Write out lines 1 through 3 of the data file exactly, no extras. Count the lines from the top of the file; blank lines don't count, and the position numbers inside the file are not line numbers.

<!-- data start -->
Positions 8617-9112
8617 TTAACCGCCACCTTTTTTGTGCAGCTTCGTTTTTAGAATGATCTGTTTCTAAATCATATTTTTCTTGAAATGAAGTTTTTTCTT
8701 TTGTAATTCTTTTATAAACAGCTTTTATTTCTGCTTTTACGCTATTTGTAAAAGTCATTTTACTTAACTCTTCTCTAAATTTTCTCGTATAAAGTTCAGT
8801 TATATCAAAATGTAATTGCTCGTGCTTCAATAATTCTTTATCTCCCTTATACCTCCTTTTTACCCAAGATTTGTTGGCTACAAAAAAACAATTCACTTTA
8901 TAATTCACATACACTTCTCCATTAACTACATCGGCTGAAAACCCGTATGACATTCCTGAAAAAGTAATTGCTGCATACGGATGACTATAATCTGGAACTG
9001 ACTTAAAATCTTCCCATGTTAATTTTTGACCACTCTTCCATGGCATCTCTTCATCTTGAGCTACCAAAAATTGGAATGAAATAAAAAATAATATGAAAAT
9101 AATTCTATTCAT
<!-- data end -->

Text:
Positions 8617-9112
8617 TTAACCGCCACCTTTTTTGTGCAGCTTCGTTTTTAGAATGATCTGTTTCTAAATCATATTTTTCTTGAAATGAAGTTTTTTCTT
8701 TTGTAATTCTTTTATAAACAGCTTTTATTTCTGCTTTTACGCTATTTGTAAAAGTCATTTTACTTAACTCTTCTCTAAATTTTCTCGTATAAAGTTCAGT